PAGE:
Document Detail


Decreasing prevalence and seasonal variation of gunshot trauma in raptors admitted to the wildlife center of Virginia: 1993-2002.
MedLine Citation:
PMID:  17312769     Owner:  NLM     Status:  MEDLINE    
Abstract/OtherAbstract:
A retrospective study was conducted to identify the epidemiologic factors associated with gunshot injuries in raptors presented to the Wildlife Center of Virginia from 1993 to 2002. Of the 3,156 raptors admitted, 118 raptors (3.7%), representing 15 species, were admitted with gunshot trauma as the primary cause of morbidity and mortality. The majority of cases consisted of four species: red-tailed hawk (Buteo jamaicensis; 47%), red-shouldered hawk (Buteo lineatus; 14%), turkey vulture (Cathartes aura; 10%), and bald eagle (Haliaeetus leucocephalus; 8%). For species with greater than 40 admissions during the study period, the proportion of gunshot trauma of all causes of morbidity and mortality ranged from <1% to 11%. Greater numbers of raptors with gunshot trauma were admitted during the fall and winter months (75%) compared with the spring and summer (25%). A significant decrease in the absolute number of gunshot cases per year was observed over the time period studied. The population-level effect of gunshot trauma is unknown for these species; however, it appears to be minor compared with other causes of morbidity and mortality.
Authors:
Jean Richards; Adrienne Lickey; Jonathan M Sleeman
Related Documents :
22052209 - Educational paper: retinopathy of prematurity.
21586499 - Thermoregulation and thermography in neonatal physiology and disease.
23083969 - Videolaryngoscopy versus direct laryngoscopy in simulated pediatric intubation.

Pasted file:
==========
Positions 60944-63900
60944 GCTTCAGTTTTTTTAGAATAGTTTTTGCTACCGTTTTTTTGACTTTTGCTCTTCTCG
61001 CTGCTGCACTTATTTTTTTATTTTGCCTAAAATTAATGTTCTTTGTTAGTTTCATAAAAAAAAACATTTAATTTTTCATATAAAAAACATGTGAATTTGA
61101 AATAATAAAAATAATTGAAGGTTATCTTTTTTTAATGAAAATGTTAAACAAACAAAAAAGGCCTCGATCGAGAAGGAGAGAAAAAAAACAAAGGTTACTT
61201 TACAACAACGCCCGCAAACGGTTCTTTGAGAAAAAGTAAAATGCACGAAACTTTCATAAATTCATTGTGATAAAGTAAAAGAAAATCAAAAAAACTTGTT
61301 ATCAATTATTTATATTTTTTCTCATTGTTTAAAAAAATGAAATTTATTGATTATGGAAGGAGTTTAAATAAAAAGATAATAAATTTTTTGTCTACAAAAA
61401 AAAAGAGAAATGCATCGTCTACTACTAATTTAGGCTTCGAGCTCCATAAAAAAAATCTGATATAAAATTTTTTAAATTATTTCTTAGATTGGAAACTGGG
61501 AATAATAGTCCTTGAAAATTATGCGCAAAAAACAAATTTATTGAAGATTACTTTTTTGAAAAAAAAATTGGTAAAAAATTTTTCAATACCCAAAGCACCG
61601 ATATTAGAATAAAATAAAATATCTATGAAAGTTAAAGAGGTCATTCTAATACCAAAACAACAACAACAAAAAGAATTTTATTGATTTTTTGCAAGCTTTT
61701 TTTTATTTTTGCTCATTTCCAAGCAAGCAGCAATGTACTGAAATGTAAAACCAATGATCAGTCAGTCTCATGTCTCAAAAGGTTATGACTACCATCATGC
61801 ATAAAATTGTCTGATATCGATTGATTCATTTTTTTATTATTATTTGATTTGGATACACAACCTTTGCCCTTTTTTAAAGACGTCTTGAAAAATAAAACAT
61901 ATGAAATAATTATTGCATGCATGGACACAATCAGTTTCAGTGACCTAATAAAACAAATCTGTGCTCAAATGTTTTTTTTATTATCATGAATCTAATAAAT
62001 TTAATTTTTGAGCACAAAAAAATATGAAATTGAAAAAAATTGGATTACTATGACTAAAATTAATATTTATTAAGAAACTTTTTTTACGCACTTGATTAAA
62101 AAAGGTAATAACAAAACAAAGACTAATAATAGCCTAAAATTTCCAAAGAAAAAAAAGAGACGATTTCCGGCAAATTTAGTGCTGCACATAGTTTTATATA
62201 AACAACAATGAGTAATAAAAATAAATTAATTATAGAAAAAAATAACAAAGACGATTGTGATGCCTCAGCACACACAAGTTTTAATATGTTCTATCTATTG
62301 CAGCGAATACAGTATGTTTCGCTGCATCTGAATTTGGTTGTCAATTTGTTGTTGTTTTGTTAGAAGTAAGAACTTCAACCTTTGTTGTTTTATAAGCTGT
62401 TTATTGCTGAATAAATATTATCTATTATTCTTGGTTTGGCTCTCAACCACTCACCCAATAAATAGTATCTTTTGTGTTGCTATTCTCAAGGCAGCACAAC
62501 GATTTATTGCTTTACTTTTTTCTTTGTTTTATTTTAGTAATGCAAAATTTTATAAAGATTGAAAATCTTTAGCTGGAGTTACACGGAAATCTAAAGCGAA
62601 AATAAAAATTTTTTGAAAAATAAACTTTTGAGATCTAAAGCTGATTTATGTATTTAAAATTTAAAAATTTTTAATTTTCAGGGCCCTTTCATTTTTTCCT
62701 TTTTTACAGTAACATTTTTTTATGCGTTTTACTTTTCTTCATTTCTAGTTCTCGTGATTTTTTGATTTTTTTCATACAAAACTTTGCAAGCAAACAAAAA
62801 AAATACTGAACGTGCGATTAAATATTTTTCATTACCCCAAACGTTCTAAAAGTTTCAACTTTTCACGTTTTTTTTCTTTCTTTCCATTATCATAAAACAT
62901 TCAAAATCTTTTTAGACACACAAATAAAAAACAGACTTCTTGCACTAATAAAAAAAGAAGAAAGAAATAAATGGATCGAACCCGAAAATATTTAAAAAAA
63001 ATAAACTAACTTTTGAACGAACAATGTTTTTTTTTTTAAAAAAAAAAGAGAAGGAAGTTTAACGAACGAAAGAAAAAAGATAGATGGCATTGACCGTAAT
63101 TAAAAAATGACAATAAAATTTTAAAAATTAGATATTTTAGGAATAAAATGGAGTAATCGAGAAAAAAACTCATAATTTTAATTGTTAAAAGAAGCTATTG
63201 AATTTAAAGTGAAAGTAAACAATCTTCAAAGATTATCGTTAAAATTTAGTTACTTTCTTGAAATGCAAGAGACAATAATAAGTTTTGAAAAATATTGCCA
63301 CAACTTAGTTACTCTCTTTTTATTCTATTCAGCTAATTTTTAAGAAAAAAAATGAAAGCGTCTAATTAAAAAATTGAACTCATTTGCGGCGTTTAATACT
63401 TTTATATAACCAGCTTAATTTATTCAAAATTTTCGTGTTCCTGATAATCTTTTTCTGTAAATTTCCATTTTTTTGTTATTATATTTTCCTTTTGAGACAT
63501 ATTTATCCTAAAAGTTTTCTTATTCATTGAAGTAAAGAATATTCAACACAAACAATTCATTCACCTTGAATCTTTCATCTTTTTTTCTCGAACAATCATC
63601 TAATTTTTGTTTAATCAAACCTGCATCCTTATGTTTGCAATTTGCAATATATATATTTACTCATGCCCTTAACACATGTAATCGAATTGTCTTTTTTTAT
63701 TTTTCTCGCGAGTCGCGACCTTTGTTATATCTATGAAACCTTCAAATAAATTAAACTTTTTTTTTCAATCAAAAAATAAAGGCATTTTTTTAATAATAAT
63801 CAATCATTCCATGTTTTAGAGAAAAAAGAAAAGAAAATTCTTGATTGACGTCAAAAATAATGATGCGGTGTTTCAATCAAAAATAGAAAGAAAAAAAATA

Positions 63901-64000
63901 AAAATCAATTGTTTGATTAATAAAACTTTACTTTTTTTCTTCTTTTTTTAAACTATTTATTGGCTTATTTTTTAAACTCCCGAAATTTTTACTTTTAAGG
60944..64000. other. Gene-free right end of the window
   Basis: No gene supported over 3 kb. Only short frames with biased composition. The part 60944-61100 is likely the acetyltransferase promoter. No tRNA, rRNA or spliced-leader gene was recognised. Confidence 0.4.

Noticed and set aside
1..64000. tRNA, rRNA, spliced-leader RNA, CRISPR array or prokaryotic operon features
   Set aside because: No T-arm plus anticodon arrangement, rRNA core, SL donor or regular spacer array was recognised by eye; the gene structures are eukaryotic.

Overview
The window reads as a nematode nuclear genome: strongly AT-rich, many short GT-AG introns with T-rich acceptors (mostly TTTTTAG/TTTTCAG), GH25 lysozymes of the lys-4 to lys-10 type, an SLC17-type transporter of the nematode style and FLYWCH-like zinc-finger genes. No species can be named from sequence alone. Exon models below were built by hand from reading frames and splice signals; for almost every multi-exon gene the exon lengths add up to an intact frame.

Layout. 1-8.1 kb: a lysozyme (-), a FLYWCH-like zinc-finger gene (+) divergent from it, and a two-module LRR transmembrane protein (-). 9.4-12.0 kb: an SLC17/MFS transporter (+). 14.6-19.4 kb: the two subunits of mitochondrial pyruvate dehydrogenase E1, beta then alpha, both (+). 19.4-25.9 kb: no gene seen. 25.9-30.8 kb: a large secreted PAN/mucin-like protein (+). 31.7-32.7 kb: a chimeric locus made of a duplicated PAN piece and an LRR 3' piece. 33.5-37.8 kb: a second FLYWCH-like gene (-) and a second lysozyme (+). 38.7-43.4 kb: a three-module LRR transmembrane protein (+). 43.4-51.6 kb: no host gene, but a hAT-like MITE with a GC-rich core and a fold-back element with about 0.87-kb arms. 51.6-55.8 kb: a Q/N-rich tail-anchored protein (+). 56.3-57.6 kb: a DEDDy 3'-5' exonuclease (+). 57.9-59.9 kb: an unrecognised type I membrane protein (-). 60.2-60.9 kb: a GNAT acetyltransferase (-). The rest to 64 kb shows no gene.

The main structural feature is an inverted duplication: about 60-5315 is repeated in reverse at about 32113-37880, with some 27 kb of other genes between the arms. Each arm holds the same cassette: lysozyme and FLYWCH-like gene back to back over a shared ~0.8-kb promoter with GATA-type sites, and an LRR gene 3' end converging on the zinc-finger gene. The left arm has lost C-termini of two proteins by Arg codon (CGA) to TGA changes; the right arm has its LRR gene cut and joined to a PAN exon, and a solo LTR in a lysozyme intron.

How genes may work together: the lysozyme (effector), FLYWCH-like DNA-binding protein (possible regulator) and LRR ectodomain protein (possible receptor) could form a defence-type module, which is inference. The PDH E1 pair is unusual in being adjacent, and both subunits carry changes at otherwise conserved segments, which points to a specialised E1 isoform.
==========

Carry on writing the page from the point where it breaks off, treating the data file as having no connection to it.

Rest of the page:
11392589 - Preterm premature rupture of membranes is not an independent risk factor for neonatal m...
18723909 - Single versus multiple courses of antenatal betamethasone and neonatal outcome: a rando...
11778909 - Controversies in the use of antenatal steroids for fetal maturation.
9316709 - Motor vehicle fatalities in the united states construction industry.
20963639 - Status of toxic metals in biological samples of diabetic mothers and their neonates.
2313389 - Diminished splenic function in asphyxiated term infants.
Publication Detail:
Type:  Journal Article    
Journal Detail:
Title:  Journal of zoo and wildlife medicine : official publication of the American Association of Zoo Veterinarians     Volume:  36     ISSN:  1042-7260     ISO Abbreviation:  J. Zoo Wildl. Med.     Publication Date:  2005 Sep 
Date Detail:
Created Date:  2007-02-22     Completed Date:  2007-03-22     Revised Date:  -    
Medline Journal Info:
Nlm Unique ID:  8915208     Medline TA:  J Zoo Wildl Med     Country:  United States    
Other Details:
Languages:  eng     Pagination:  485-8     Citation Subset:  IM    
Affiliation:
Virginia-Maryland Regional College of Veterinary Medicine, Virginia Polytechnic and State University, Blacksburg, Virginia 24061, USA.
Export Citation:
APA/MLA Format     Download EndNote     Download BibTex
MeSH Terms
Descriptor/Qualifier:
Animals
Animals, Wild / injuries
Female
Male
Prevalence
Raptors / injuries*
Retrospective Studies
Seasons
Virginia
Wounds, Gunshot / epidemiology,  mortality,  pathology,  veterinary*

From MEDLINE®/PubMed®, a database of the U.S. National Library of Medicine


Previous Document:  The role of feral mammals on wildlife infectious disease prevalence in two nature reserves within Me...
Next Document:  Exertional myopathy in whooping cranes (Grus americana) with prognostic guidelines.